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Have you seen the ASDA ad for Christmas?

(36 Posts)
kim147 Mon 05-Nov-12 19:18:05

Message withdrawn at poster's request.

Djembe Wed 07-Nov-12 08:49:52

I like the idea that it could have been her nightmare Christmas and she wakes up and it's a team effort after all.

Come on Asda, not too late, you can salvage this - make a 'part two' advert to be shown the second half of the season smile

madwomanintheattic Tue 06-Nov-12 22:49:40

<30x5+$5000airfare=dh gets to cook again> grin

Am always tempted by that option, though.

On a brighter note, there is no asda here.

KRITIQ Tue 06-Nov-12 22:37:58

BTW, Wetherspoons does a slap up Christmas Day lunch for about 30 quid a pop - cheaper for children. You know it makes sense. smile

madwomanintheattic Tue 06-Nov-12 22:32:06

Ah, lee, me too. That bit where she did that 'awwwww' smiley - I really genuinely thought she had gone into the kitchen to find out that the washing up fairies family had done the dishes and it was all sparkly clean. Nah, she was so happy to see them all on their arses watching the goggle box, after she'd cleared up. I thought it was going to cut to family in pinnies drying up and putting away.

My hopes are now ghoulishly splattered all over the freshly mopped floor, I tell ya.

And I nearly lamped that chap when he raised his wine glass.

Dh does most of Christmas here. I do get up early to get the turkey in, because I barely manage toast the rest of the year, so it's the least I can do, really.

tribpot Tue 06-Nov-12 22:27:52

It would have been good if it had been her nightmare of Christmas - and then she awakes 3 days beforehand to find out - hurrah! - it's going to be a team effort after all and everyone pitches in to help.

Slogan: Merry Christmas. Without the sexist shite this year.

LeeCoakley Tue 06-Nov-12 22:20:53

I watched slack-jawed, hoping against hope that there was a twist at the end. It's not even HER hard work, bloody Asda are taking half the credit. The bit that I hated the most was her serving everyone at the table like a servant. Gah!

Dd2(17) watched it and said 'aah, that's so sweet' hmm We've had words.

tribpot Tue 06-Nov-12 22:13:19

I've tweeted it to @EveryDaySexism. What utter shite.

Shakey1500 Tue 06-Nov-12 22:06:44

DH and I saw and and made lots of shock faces throughout then spluttered for a fair while afterwards. Christmas Day is shared between us, DH cooks the dinner, I clean up afterwards, we both do the shopping, I wrap the presents, etc etc.

Highly sexist advert [anger]

tribpot Tue 06-Nov-12 22:05:34

When she was sitting there peeling the potatoes on her own, I was seriously thinking "just get up, grab a bottle of wine and fuck the fuck off for the day".

I hope Asda Mum can have a Christmas where someone waits on her someday. Hoovering whilst toting the baby around was another particularly low moment.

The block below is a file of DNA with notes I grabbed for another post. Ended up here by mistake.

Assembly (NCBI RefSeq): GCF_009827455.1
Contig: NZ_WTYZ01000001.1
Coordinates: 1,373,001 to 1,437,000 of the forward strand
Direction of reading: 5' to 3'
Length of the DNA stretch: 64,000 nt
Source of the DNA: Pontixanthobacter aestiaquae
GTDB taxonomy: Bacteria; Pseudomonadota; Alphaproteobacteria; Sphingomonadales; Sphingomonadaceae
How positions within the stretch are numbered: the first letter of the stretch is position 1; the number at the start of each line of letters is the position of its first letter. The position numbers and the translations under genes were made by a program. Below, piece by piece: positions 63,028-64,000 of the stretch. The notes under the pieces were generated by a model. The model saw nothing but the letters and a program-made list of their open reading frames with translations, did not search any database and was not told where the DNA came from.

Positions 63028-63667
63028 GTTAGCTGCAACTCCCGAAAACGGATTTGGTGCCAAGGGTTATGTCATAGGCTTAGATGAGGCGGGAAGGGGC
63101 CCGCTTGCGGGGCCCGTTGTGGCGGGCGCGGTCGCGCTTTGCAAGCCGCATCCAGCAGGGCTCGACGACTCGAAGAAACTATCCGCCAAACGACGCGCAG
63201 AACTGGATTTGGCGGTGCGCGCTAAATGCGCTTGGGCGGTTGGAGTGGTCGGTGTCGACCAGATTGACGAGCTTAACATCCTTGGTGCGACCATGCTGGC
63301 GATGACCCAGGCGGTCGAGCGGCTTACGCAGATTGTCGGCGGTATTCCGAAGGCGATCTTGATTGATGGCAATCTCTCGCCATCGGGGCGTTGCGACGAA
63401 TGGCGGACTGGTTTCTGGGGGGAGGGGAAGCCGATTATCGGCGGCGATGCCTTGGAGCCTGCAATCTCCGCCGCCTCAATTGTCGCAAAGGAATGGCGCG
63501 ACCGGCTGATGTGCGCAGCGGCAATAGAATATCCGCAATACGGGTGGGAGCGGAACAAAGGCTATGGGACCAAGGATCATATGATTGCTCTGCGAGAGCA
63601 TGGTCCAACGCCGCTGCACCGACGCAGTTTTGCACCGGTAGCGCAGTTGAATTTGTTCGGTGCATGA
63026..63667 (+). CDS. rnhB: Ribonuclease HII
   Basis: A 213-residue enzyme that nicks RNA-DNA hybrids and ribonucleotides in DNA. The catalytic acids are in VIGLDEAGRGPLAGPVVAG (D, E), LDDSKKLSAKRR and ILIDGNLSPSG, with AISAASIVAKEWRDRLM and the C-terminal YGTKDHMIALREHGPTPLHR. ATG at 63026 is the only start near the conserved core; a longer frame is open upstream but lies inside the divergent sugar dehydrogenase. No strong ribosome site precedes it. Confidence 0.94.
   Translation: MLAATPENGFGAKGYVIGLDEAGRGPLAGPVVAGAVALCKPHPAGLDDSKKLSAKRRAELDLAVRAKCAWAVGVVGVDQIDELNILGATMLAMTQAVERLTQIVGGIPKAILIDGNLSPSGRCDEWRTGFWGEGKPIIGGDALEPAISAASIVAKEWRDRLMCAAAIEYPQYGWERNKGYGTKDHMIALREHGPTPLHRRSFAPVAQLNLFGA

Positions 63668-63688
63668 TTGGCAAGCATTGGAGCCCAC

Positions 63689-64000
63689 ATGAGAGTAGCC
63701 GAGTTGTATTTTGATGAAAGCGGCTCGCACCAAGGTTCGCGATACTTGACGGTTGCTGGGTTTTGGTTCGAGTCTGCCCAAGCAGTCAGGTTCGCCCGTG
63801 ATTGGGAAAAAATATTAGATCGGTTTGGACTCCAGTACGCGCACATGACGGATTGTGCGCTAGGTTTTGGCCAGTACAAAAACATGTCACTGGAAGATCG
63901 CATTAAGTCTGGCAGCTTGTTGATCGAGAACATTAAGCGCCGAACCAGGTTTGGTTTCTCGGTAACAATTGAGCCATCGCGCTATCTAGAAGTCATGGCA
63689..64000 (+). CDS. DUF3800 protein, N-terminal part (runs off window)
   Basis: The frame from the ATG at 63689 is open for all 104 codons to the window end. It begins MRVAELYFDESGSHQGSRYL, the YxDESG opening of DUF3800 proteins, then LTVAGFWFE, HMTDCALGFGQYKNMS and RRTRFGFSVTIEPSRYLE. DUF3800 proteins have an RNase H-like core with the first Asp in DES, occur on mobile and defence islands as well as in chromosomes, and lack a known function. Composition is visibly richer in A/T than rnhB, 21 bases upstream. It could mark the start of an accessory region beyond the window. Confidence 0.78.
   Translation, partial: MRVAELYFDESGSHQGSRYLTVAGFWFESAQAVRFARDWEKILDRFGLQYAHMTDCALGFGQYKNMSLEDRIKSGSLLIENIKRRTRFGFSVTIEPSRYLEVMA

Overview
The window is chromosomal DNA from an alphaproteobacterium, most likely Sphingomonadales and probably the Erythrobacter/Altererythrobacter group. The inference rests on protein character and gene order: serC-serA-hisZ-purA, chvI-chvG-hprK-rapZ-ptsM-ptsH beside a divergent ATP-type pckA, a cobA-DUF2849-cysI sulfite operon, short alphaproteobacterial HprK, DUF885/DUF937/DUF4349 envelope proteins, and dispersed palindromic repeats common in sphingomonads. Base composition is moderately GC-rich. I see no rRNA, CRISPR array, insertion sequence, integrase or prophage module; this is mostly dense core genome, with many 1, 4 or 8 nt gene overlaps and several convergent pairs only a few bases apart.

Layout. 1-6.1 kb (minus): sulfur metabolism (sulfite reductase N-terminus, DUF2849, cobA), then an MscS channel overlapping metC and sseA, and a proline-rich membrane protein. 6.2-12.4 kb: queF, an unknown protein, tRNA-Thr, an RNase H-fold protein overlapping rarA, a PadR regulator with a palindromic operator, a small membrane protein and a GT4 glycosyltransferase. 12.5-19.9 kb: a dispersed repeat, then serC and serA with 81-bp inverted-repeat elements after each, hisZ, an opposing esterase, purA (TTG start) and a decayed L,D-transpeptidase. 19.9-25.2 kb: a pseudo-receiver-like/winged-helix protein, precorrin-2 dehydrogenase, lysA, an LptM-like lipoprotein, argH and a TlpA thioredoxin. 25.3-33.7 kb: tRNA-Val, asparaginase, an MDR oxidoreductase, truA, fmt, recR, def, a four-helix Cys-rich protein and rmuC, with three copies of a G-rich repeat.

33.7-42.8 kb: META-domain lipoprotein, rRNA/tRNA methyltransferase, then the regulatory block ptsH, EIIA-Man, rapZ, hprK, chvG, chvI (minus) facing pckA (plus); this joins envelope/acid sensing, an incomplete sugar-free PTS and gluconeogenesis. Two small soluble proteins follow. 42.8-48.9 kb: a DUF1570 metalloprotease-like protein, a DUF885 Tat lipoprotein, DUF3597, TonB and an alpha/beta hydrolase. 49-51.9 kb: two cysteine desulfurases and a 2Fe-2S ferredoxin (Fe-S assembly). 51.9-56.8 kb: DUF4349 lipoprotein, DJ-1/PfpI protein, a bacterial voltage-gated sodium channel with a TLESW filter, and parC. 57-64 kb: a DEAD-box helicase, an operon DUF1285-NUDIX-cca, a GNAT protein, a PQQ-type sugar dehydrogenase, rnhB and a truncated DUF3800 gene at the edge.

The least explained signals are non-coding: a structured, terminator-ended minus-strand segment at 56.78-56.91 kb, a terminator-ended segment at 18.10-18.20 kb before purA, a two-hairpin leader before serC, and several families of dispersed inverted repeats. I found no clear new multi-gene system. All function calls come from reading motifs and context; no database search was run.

Djembe Tue 06-Nov-12 21:59:39

And and and

The turkey covered in foil for later leftovers carving - her work is not yet done , viewers angry

Djembe Tue 06-Nov-12 21:58:55

shock just watched it on YouTube. Getting self on to this thread to email complaint to Asda quicksharp.

Fucking horrible, the pouffe, the nagging, te pic of her looking harassed and stressed, then yes - the wonder of Christmas day, when she can be fulfilled through everyone else's happiness angry angry angry

Icant actually articulatehow angry it makes me. Would any woman watch this and think. 'ah, Christmas' and not 'oh fuck, do I have to slave to produce some shitey feast that no-one will thank me for'?!

Like any one thinks Christmas just happens - short of pre-teenage kids. What a fucking sexist fantasy of slavery.

topknob Tue 06-Nov-12 21:55:49

I think maybe you take it all a bit too personally, in our house it is me who does the majority because dh is at work all day, whats the issue??

KRITIQ Tue 06-Nov-12 21:53:29

Interesting comments after the Marketing Week article about the advert - not a one think it's a good campaign. The words "shot," "in" and "foot" spring to mind!

KRITIQ Tue 06-Nov-12 21:50:40

Interesting comments after the Marketing Week article about the advert - not a one think it's a good campaign. The words "shot," "in" and "foot" spring to mind!

ashesgirl Tue 06-Nov-12 20:24:28

'The primary purpose of commercial advertising is to promote goods and services, not to bringabout changes in society - what is often called 'social engineering'.

Advertising therefore 'holds up a mirror to society', portraying it in ways which are sometimes idealised or simplified, but essentially a form which consumers can immediately recognise and with which they can readily
identify. To safeguard advertisers’ right of free speech and freedom to select their audience, this need has to be respected.

However, it has also to be balanced with the need to avoid stereotypical portrayals likely to be widely perceived as projecting an offensive or demeaning image of women, either as individuals or as members of society.

Differences in national culture notwithstanding, it is no longer generally regarded as acceptable for advertisements to exploit women as 'sex objects' to attract male attention, or to feature them as mere adjuncts to the sale of goods.

It is unrealistic to expect advertisements to avoid showing
women in traditional roles, e.g. carrying out household tasks or caring for children, but care is needed to avoid any suggestion that such activity is 'women's work', or has little value, or that those who do it are unintelligent or interested only in domestic trivia.